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Silent Night review – jolly hockey sticks, it’s the end of the world with Keira Knightley

·2-min read

Knightley and Matthew Goode host a posh Christmas party in this arrestingly strange apocalyptic comedy drama


Apocalyptic tragi-satire might be cinema’s new growth area. Adam McKay’s Don’t Look Up is almost upon us and now here is this arrestingly strange and forthright black comic nightmare from cinematograher turned director Camille Griffin, produced by Trudie Styler and featuring Griffin’s son Roman Griffin Davis (the child star of Jojo Rabbit). A cross-section of upper-middle-class professionals who have known each other since school descend on a handsome country house for a lavish Christmas house party, hosted by Nell (Keira Knightley) and Simon (Matthew Goode), who have three boys, including Art (Griffin Davis). Instantly, these people start speaking in Richard Curtis/Emma Freud romcom dialogue to each other. There is Nell’s sister Sandra (Annabelle Wallis) who is married to dopey-dependable Tony (Rufus Jones). Hospital consultant James (Sope Dirisu) has come with his partner Sophie (Lily-Rose Depp), and sarky Bella (Lucy Punch) with her partner Alex (Kirby Howell-Baptiste).

Generally in a comedy drama of this kind, there will be an elephant-in-the-living-room trauma or sadness that everyone is collectively in denial about, but which gets resolved with laughter and tears before the closing credits. Not this movie: because the world is about to end. No weddings, one big funeral. A giant toxic cloud caused by environmental abuse is forecast to sweep in on Boxing Day killing everyone, so this is their last hurrah. The entire group have their government-issued suicide pills, which it turns out have been withheld from homeless people and illegal immigrants. You might find yourself thinking about the Covid vaccines hoarded away from the developing world.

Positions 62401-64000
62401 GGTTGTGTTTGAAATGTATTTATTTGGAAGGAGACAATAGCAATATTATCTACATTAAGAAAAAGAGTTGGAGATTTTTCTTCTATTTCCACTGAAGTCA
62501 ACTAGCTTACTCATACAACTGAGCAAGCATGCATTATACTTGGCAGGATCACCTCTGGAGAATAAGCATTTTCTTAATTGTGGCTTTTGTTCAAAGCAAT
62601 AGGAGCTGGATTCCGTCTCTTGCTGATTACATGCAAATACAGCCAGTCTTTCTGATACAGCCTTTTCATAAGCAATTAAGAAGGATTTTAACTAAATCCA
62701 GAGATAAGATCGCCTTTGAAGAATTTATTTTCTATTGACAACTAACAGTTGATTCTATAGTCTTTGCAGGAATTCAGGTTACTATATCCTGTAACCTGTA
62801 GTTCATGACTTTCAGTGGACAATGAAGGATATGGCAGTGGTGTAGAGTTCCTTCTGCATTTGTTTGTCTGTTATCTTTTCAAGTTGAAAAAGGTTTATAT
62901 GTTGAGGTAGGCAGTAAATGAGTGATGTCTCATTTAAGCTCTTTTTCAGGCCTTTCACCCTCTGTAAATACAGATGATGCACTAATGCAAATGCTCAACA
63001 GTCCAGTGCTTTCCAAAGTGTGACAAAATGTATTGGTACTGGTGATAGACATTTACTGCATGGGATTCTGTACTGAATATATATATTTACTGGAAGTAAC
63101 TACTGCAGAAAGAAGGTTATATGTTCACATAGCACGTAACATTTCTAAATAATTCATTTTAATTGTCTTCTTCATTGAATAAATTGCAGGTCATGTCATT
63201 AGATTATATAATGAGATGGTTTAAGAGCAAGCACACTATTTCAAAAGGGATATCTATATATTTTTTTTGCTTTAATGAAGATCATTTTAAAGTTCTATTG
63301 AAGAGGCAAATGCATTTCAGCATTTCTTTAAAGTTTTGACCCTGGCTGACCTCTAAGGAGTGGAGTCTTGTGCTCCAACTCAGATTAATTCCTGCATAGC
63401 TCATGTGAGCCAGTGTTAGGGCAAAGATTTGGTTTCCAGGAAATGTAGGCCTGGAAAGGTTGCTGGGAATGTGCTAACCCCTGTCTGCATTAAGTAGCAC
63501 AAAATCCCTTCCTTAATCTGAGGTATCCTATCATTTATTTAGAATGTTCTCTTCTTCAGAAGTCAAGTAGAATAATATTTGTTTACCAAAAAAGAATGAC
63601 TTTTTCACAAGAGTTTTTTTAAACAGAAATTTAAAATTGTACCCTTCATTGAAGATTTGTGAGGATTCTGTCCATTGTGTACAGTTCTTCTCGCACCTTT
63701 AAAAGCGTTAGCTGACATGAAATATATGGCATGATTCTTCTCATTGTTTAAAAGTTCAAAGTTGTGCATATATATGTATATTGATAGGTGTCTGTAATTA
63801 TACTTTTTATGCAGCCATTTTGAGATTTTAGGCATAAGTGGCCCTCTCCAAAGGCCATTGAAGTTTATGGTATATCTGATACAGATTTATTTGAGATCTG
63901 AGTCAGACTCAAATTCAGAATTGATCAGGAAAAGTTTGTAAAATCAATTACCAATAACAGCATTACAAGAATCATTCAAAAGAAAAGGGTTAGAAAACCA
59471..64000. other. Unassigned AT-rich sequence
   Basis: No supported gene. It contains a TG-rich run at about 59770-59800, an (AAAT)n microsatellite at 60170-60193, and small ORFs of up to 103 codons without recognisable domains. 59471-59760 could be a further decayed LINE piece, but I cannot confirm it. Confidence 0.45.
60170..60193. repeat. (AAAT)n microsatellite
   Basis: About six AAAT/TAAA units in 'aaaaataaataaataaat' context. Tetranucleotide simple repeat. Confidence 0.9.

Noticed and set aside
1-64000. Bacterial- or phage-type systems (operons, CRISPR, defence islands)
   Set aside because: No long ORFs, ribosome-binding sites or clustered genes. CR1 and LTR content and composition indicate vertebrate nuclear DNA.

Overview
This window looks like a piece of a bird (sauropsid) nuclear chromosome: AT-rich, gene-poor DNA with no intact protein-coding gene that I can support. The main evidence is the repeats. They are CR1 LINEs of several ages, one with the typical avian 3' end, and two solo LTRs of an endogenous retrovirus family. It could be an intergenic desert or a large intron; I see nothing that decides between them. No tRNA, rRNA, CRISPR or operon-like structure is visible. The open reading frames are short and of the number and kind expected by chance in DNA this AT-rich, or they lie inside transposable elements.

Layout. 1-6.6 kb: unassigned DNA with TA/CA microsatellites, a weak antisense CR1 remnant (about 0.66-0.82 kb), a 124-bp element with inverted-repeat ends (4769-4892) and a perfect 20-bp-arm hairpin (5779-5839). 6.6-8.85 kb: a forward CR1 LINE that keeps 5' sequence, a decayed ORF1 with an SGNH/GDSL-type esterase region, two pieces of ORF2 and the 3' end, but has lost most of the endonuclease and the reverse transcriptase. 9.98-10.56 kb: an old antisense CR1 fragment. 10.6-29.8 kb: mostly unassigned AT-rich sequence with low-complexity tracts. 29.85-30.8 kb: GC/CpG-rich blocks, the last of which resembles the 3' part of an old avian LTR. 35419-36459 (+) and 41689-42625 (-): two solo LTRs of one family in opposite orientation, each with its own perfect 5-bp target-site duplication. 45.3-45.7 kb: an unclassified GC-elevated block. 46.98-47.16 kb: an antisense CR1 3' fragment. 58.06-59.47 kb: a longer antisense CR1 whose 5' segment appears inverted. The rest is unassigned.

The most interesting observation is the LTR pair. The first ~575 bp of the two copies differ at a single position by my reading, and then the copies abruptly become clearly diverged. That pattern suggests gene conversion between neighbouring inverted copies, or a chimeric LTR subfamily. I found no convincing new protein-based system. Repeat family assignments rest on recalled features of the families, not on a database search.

Silent Night is not exactly a satire of well-off and well-connected people as such – everyone is supposed to be basically pretty adorable. But there is something undoubtedly startling and bizarre about seeing the end of the world generically grafted on to this jolly Britcom mode. Maybe for our torpid governing classes that is exactly what the end will look like: not a bang, not a whimper, but a despairing smirk of self-deprecation before necking the poison tablet.

• Silent Night is released on 3 December in cinemas.

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